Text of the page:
‘You Have Got to Be Kidding Me’: Sac Housing Agency Blasted over Offensive Flyer

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Imagine being unemployed and coming home to find info about a jobs program posted to your front door.

It happened to Renita Williams, but she says that supposed help from the Sacramento Housing and Redevelopment Agency was laced with insults.

What went through her mind first?

"You have got to be kidding me," she said.

But to Williams there was nothing funny about what she found posted on her door at the Alder Grove complex, so she took to Facebook immediately...reading the flyer.

"The girl says today was my fourth interview and I still ain't got hired nowhere."

Then she says, "really 'cause that's just how black women talk?"

The SHRA flyer featured a black woman in a low-cut blouse, stymied in her job search.

"We may be poor but we're not stupid. I...I have a lot of peers that are sitting on college degrees and I have my certificates of completion in administration of justice and police services. I'm double majoring in college. We all have our different circumstances that landed us in low-income housing. You can't group us all together," Williams said.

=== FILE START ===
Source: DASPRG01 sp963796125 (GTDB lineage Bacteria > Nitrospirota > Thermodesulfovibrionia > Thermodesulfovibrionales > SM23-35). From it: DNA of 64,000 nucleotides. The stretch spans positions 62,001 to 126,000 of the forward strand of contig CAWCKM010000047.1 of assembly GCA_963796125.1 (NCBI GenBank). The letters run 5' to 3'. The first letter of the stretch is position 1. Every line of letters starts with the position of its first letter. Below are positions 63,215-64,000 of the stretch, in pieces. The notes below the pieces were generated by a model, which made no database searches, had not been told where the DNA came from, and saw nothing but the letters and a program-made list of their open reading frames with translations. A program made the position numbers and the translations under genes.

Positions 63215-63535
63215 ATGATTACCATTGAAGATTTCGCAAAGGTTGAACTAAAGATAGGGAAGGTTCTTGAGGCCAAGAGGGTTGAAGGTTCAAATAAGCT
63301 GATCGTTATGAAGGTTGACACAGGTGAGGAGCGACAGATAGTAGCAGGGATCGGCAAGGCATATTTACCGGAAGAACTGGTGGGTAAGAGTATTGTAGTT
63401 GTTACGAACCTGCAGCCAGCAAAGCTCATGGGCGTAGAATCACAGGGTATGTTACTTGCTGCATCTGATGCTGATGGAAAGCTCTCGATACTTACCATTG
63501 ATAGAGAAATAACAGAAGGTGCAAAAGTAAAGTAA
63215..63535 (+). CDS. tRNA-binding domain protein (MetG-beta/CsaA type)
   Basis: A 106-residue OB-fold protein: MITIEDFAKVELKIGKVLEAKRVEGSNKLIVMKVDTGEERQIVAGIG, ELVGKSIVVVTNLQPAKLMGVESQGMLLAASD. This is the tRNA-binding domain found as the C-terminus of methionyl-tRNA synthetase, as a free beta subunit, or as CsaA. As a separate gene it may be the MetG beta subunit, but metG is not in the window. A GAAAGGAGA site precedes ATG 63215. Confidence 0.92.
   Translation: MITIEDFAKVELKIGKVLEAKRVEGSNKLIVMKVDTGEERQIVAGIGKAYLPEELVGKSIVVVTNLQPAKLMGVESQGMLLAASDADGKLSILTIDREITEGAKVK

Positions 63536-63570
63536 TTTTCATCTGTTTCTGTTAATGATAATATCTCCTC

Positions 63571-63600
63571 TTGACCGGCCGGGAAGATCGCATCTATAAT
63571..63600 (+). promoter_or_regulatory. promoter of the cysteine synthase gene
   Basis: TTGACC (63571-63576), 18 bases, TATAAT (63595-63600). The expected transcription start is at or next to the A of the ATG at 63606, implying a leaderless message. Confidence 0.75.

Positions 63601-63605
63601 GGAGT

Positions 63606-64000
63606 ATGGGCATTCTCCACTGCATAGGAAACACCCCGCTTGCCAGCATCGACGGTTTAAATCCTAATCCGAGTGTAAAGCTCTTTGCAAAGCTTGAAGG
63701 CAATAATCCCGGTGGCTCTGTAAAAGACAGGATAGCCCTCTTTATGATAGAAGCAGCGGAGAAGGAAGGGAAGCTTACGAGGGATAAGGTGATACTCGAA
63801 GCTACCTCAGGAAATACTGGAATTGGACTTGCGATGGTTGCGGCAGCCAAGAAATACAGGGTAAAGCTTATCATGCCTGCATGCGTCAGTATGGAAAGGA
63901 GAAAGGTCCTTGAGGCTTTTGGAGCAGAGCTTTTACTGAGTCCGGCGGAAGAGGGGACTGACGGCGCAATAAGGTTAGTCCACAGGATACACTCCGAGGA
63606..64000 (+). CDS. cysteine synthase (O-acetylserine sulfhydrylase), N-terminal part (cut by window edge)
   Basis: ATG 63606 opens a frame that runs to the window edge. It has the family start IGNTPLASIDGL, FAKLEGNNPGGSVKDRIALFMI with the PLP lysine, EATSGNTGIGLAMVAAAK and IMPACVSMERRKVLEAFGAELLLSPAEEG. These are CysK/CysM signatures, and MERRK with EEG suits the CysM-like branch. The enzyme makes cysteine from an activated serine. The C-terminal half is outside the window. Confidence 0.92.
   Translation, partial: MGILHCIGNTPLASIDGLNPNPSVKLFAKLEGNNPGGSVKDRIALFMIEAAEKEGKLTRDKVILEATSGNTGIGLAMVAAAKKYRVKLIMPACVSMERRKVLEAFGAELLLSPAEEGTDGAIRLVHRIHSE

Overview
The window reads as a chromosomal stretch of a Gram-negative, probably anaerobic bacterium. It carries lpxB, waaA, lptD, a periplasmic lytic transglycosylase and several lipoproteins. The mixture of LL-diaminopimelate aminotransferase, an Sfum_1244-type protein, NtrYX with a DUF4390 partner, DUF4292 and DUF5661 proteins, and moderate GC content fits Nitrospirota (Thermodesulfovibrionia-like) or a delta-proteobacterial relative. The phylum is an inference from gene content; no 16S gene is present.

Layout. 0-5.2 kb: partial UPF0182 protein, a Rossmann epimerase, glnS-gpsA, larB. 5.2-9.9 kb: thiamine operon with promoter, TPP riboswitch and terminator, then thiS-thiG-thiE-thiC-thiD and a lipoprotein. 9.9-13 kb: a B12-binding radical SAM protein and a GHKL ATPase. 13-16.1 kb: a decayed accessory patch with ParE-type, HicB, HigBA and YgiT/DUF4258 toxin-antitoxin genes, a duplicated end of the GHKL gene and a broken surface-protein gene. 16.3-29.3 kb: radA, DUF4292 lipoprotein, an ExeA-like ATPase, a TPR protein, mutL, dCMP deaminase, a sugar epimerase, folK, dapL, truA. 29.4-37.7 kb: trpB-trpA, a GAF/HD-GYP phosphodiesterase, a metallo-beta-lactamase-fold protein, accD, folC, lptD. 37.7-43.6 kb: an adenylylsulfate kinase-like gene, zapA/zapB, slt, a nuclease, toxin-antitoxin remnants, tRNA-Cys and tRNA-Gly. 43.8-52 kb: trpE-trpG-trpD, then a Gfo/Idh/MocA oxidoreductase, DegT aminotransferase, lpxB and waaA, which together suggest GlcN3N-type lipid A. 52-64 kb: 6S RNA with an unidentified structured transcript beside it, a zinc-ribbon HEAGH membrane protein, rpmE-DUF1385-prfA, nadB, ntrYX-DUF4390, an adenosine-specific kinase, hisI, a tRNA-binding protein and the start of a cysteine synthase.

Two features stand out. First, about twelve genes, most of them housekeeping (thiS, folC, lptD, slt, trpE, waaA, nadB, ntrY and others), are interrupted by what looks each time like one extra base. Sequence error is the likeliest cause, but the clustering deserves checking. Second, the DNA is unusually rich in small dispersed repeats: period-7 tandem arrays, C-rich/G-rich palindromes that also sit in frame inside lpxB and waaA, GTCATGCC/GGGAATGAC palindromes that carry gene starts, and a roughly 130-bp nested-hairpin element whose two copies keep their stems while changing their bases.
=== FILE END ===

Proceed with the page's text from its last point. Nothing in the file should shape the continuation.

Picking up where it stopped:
Six weeks after being slammed by what she sees as inaccurate stereotypes, Williams took the matter to city council at her sister's urging.

"If we don't speak out, the ignorance is going to stay alive," said Williams' sister, Robernique Williams-Rose.

As a housing manager herself who oversees SHRA properties, Williams-Rose says she's unfortunately not surprised the agency could be so short-sighted because of what she's dealt with.

"They're lack of caring for lack of better words," she pointed out. "Their lack of getting to know their clients."

So far the Sacramento Housing and Redevelopment Agency, which is led by La Shelle Dozier - a black woman -has offered a written statement about this situation, reading in part, "We couldn't have been more wrong in our approach to communicate our message."

City council members Larry Carr and Angeligue Ashby have promised to investigate how the flyer was produced.

"If you generalize us and put us in one little...one little category, that's how we're going to perceive ourselves and you can't grow that way," said Williams.

Despite her feelings about the flyer, Williams says she actually did go to that jobs program advertised back February and is still waiting for a call back.

She has a meeting with SHRA tomorrow to discuss all of her concerns.


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